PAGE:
In this week’s issue… Elevated price for NYC AM site – Jack hits the road – Comcast changes may cut local news access – More Rogers cuts in Canada – Remembering Buffalo’s Horohoe, Boston’s Tank
By SCOTT FYBUSH
*The top of the New York City AM dial has already been a turbulent place this year, and it’s about to get a little more complex. Just a few weeks after iHeart paid more than $8 million for WWRL (1600), Family Stations has sold the parcel of land on which its WFME (1560) sits, for the stratospheric price of $51 million.
As you might imagine with a price tag like that, the buyer isn’t a tower company or a radio broadcaster. It’s Prologis, a logistics company that specializes in providing warehouse and parking facilities for the ever-growing needs of companies like Amazon that are in desperate need of those sites to stage their fleets that service deliveries in big cities.
The WFME site, five acres in Maspeth, Queens, near the Brooklyn border, is suddenly a desirable location for that sort of thing, given its proximity to the Long Island Expressway, the Brooklyn-Queens Expressway, the Queens-Midtown Tunnel and La Guardia and JFK airports. It’s a pretty remarkable turnaround for what’s otherwise a pretty unremarkable piece of land: while its street address is “48-00 Grand Avenue,” there’s currently no access into the site from the wall of warehouses that separate it from that artery to the north. Instead, it’s reached through the parking lot of the huge Manhattan Beer warehouse to its south and west, dodging trucks and forklifts on the way in.
The last two times the 1560 signal changed hands, it was for $40 million in 2007 (from the New York Times Co. to Disney), then for $12.95 million in 2015, when Disney sold then-WQEW to Family, which used the 50,000-watt AM signal to replace its former WFME-FM at 94.7 after selling that signal to Cumulus. Those values were largely based on the signal, and we’d bet that the tower site accounted for no more than perhaps a couple of million dollars each time.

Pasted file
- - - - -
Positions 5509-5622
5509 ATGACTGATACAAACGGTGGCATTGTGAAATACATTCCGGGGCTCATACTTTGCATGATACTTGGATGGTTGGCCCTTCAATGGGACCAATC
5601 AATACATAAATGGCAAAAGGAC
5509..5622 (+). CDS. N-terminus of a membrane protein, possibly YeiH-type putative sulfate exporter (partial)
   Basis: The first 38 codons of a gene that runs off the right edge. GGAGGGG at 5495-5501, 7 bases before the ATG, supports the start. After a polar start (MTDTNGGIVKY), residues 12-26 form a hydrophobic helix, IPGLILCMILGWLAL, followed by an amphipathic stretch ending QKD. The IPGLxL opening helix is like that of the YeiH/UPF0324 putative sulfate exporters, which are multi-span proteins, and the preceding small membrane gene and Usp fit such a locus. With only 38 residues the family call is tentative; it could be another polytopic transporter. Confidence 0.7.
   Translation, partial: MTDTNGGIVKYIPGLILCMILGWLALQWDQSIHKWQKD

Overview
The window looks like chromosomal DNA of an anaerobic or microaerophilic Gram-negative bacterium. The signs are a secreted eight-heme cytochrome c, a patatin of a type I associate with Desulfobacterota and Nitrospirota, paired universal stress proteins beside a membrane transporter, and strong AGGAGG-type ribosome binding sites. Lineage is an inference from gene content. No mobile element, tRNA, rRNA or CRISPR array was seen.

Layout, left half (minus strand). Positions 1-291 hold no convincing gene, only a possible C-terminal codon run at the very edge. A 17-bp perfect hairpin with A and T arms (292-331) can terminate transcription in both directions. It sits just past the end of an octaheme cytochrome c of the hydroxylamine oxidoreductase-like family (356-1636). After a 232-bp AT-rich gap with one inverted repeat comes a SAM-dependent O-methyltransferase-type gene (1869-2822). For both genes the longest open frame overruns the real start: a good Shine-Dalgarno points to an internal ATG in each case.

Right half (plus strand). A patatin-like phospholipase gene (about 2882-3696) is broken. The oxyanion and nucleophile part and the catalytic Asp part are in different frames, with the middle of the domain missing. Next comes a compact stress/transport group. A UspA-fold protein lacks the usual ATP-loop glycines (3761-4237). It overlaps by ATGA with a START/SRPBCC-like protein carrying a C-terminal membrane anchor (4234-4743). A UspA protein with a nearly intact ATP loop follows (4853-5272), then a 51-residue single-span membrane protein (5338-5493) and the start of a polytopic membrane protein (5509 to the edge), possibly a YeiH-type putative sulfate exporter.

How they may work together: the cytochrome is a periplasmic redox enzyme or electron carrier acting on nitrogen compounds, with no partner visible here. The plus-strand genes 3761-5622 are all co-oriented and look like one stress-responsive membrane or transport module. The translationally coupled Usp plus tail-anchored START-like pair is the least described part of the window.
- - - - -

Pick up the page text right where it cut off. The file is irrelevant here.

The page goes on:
But this time, Family got very lucky – and while it banks most of that $51 million windfall, there’s still the question of what becomes of the 1560 signal itself. In reporting on the deal, the Commercial Observer says WFME will continue to operate from Maspeth “as they transition to a new location,” and NERW hears that could be the end of January. But exactly where will 1560 land? That’s not known yet, and there are few options on the New York side of the Hudson. When WQXR moved to Maspeth in 1940, it had plenty of AM neighbors nearby – WEVD (1330), for instance, was just to the north along Newtown Creek, with other stations such as WLIB, WNYC and WWRL not far away.
Now, however, they’ve all moved to New Jersey; when WFME leaves Maspeth, the last AM transmitter site remaining within New York City limits will be the High Island site shared by WFAN (660) and WCBS (880). Can the 1560 signal find a new diplexed home in New Jersey? It will be a challenge, in part because most of the towers there are taller than would be ideal for a high-on-the-dial AM like 1560, especially one that needs to have a directional array with suitable geometry.
Or does Family use some of its $51 million to simply acquire a different signal? When the value of a station’s land becomes so much higher than the value of its license, the math and the strategies become interesting – and we’ll be here to chronicle the effects of that shift for WFME, and for other stations experiencing similar imbalances in this strange new era for the AM dial.
The Tower Site Calendar is nearly sold out.
We have only a few copies left, and then it’s gone.
If you haven’t ordered yours, now is the time. Click here.